Clearly, this type of bushing is designed for installation at, or near, the vertical position. The bushing illustrated is of the so-called 're-entrant' pattern in that the connection to the line lead is housed within the lower end of the bushing. This has the effect of foreshortening the under-oil end of the bushing but requires a more complex lower porcelain section which adds consider ably to the cost. In order to make the electrical connection to the bushing, the HV lead terminates in a flexible pigtail which is threaded through the central tube and connected inside the head of the bushing. In some higher current versions the pigtail is replaced by a copper tube, in which case it is necessary to incorporate some flexible section to accommodate relative movement, thermal and mechanical, between the transformer internals and the head of the bushing.
This must be capable of withstanding the mechanical vibration and of carrying the maximum rated current of the transformer. The heavy insulation on the line lead is only taken just inside the re-entrant end of the bushing. With this arrangement, an inverted conical section gas-bubble deflector must be fitted beneath the re-entrant end of the bushing to ensure that any gas evolved within the transformer tank is directed to the Buchholz relay and not allowed to collect within the central stem of the bushing.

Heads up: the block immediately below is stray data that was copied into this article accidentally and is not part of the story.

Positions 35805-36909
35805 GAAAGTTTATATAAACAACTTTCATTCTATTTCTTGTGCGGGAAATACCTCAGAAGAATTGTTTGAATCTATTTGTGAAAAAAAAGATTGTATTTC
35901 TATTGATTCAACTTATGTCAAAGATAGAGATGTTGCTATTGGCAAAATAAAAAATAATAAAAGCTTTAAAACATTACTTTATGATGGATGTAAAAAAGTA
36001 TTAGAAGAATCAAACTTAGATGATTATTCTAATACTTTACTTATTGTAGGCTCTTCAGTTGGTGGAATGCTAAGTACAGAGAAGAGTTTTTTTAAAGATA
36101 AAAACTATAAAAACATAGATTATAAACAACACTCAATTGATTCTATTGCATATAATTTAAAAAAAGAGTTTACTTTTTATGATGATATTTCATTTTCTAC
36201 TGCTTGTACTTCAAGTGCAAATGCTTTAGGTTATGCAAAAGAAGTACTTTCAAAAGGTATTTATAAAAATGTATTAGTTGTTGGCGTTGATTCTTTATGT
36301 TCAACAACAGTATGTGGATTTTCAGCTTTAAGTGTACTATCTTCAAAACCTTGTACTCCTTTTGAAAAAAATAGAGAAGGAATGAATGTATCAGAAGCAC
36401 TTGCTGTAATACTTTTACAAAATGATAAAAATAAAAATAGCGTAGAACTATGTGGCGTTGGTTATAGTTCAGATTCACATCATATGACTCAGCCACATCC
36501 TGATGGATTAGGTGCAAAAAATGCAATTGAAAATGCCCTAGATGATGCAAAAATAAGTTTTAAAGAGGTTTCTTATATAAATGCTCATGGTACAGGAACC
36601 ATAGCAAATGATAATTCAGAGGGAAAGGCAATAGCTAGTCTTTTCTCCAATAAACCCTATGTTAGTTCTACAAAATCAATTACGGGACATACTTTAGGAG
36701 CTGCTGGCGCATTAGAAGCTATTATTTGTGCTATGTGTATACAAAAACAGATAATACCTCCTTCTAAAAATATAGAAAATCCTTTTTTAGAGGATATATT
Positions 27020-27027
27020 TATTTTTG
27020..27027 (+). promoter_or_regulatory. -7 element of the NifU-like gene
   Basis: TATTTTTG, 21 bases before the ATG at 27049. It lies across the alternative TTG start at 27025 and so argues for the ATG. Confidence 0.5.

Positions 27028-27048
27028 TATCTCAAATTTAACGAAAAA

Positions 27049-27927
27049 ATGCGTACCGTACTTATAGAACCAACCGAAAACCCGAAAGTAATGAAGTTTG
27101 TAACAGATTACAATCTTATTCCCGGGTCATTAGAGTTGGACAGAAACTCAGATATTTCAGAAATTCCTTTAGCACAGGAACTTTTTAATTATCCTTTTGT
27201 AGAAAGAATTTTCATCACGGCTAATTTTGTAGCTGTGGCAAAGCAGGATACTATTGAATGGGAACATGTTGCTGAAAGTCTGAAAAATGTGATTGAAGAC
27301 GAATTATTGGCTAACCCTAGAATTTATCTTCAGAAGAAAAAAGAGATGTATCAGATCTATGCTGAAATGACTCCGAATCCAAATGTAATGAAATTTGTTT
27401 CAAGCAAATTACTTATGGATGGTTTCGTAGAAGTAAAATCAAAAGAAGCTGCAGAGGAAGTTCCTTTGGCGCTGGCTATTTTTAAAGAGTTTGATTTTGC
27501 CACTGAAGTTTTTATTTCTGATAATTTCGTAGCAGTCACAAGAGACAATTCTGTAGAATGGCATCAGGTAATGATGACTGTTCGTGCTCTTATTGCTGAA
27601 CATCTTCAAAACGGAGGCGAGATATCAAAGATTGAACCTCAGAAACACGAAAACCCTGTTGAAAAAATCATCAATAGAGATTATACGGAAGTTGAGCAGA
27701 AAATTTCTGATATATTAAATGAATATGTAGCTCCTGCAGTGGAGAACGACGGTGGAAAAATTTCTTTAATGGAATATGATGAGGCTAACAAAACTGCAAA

Versions of 400 kV oil-impregnated paper bushing have been developed in which the under-oil porcelain is replaced by a cast epoxy-resin section. This material is able to withstand a higher electrical creepage stress under oil than porcelain which thus allows a plain tapered profile to be used instead of the re-entrant arrangement. With this type of bushing the transformer lead can be connected directly to a palm at the lower end of the bushing as shown in FIG. 101.
The most recent development in EHV bushings is to replace the oil impregnated paper capacitor by one using epoxy-resin-impregnated paper (frequently abbreviated to e.r.i.p.). These bushings were originally developed for use with SF6 but are now widely used for air/oil interfaces. These bushings still retain porcelain oil-filled upper casings, since it is difficult to find an alternative material with the weathering and abrasion resistance properties of porcelain, but the under-oil end is totally resin encapsulated.